Every object in Active Directory has a distinguished name (DN) that uniquely identifies an object and contains sufficient information for a client to retrieve the object from the directory. The DN includes the name of the domain that holds the object as well as the complete path through the container hierarchy to the object.
For example, the following DN identifies the Firstname Lastname user object in the microsoft.com domain (where Firstname and Lastname represent the actual first and last name of a user account):
Table 16.1 describes the attributes in the example.
Table 16.1 Distinguished Name Attributes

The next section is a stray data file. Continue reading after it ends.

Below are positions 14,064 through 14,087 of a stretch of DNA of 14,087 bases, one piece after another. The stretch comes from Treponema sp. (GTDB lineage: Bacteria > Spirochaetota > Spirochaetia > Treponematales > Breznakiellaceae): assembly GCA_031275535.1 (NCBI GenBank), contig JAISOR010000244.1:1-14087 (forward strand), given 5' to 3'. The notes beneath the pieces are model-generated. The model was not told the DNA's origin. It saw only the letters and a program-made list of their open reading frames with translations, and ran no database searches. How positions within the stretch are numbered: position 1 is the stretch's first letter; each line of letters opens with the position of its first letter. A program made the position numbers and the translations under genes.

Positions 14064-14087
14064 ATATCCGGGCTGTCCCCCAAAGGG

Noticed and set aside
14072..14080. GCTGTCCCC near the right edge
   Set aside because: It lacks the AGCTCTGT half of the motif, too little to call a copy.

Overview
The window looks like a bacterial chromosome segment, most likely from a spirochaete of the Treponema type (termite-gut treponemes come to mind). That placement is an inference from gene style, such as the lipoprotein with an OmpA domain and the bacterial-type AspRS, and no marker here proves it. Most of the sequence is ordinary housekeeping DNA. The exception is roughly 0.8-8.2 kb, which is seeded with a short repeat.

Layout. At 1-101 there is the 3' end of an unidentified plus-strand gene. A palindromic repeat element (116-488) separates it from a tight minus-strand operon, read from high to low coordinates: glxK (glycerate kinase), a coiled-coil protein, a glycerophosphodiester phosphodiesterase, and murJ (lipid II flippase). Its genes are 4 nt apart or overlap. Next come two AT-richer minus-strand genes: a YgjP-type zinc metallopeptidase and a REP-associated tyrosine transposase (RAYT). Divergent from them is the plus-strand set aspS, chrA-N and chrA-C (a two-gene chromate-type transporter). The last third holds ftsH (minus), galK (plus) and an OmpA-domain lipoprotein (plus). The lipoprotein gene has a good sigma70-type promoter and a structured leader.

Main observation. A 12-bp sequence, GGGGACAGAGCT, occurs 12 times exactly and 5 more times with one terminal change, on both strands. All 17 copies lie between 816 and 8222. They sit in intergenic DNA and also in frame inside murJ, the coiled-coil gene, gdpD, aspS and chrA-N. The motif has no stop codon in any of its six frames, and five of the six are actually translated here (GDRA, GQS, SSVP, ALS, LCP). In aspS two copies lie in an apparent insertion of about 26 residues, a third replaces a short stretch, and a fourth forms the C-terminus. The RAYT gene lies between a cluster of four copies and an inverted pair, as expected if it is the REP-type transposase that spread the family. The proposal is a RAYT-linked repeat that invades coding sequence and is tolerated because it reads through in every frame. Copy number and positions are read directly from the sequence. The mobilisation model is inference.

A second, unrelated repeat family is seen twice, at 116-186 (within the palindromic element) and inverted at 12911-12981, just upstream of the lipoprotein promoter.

|DC||Domain Component Name|
|OU||Organizational Unit Name|
DNs must be unique. Active Directory does not allow duplicate DNs.
For more information on distinguished names, see RFC 1779. To read the text of this RFC, use your Web browser to search for RFC 1779.
Active Directory supports querying by attributes, so you can locate an object even if the exact DN is unknown or has changed. The relative distinguished name (RDN) of an object is the part of the name that is an attribute of the object itself. In the preceding example, the RDN of the Firstname Lastname user object is Firstname Lastname. The RDN of the parent object is Users.
You can have duplicate RDNs for Active Directory objects, but you cannot have two objects with the same RDN in the same OU. For example, if a user account is named Jane Doe, you cannot have another user account called Jane Doe in the same OU. However, objects with duplicate RDN names can exist in separate OUs because they have different DNs (see Figure 16.9).